snapshot aesthetic,in which the documentary image is rendered bluntly and without conscious artistry. His best-known work is The Americans (1959), a composite portrait of U.S. culture as seen by a relative newcomer. In its 83 black-and-white photographs he presents telling glimpses of clutter and trivia as well as informal pictures of all manner of Americans, often anxious or isolated, in everyday situations throughout the country. These powerfully composed photographs were considered gross, shocking, degrading, and even un-American when they were first published, but soon became an intrinsic part of American iconography, greatly influencing other artists in many media. Frank's films, also documentary in style, include Pull My Daisy (1959–60, with Alfred Leslie), OK, End Here (1963), and Me and My Brother (1965–68).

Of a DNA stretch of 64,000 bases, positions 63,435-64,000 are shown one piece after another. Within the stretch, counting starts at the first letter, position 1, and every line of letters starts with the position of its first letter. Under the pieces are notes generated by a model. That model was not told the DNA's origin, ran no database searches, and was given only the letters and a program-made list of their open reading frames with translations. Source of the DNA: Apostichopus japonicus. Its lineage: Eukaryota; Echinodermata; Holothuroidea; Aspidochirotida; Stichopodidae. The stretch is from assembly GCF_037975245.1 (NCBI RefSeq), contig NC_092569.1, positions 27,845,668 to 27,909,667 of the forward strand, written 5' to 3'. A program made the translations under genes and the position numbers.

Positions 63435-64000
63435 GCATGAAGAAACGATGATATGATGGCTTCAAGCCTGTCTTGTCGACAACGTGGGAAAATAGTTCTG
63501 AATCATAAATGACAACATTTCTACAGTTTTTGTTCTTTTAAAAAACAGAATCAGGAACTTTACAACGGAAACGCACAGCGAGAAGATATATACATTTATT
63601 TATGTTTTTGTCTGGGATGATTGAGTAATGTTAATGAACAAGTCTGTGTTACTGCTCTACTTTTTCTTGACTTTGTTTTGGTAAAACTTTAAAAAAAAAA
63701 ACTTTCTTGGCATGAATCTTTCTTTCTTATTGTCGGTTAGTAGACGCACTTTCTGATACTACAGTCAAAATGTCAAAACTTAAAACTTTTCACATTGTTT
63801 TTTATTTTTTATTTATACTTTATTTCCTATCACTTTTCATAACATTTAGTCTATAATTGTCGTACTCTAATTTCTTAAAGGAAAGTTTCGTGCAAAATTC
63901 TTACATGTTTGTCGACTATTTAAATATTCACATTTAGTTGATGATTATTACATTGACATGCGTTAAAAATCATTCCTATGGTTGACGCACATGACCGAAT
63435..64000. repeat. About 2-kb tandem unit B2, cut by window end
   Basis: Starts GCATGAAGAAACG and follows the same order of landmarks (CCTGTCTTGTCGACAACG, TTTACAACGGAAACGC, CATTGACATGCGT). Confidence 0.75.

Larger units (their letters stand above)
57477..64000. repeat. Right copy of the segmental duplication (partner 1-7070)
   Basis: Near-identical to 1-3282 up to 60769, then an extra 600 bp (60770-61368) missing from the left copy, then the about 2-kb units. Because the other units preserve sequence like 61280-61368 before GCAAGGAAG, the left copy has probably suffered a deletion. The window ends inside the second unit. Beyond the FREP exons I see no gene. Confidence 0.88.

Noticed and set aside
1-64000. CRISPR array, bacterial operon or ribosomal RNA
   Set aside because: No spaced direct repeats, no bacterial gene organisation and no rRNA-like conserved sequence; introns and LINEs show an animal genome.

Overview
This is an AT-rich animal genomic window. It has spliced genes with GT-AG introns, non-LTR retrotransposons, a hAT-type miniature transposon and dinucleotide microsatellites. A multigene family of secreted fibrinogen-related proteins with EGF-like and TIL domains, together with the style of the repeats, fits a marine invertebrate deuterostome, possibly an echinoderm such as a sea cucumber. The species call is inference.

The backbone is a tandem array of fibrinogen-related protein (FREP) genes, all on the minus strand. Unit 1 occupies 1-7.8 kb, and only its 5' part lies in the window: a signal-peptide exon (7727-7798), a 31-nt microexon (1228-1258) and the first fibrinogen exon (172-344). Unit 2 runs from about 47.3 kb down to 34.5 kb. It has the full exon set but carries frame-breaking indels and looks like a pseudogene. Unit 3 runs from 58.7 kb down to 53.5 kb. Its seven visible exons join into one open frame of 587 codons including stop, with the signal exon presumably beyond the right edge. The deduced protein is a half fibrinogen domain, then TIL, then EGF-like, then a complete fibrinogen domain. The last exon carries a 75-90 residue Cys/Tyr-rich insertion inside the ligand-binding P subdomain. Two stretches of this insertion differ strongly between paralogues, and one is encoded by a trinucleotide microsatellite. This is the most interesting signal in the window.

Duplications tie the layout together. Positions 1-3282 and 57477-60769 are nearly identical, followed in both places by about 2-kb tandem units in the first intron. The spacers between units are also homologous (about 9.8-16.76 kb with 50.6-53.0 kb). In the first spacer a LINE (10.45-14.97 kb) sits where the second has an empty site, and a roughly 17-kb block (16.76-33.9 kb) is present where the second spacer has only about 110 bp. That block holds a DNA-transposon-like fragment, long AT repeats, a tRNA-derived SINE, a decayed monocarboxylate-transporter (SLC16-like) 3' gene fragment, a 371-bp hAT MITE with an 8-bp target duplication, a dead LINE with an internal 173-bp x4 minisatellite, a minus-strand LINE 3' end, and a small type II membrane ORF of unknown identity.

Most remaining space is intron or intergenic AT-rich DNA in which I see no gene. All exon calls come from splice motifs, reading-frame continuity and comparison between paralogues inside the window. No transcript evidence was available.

See books of his photographs, including Lines of My Hand (rev. ed. 1989); biography by RJ Smith (2017); S. Greenough, ed., Looking In: Robert Frank's
The Americans (museum catalog, 2009); documentary dir. by L. Israel (2016).
The Columbia Electronic Encyclopedia, 6th ed. Copyright © 2012, Columbia University Press. All rights reserved.
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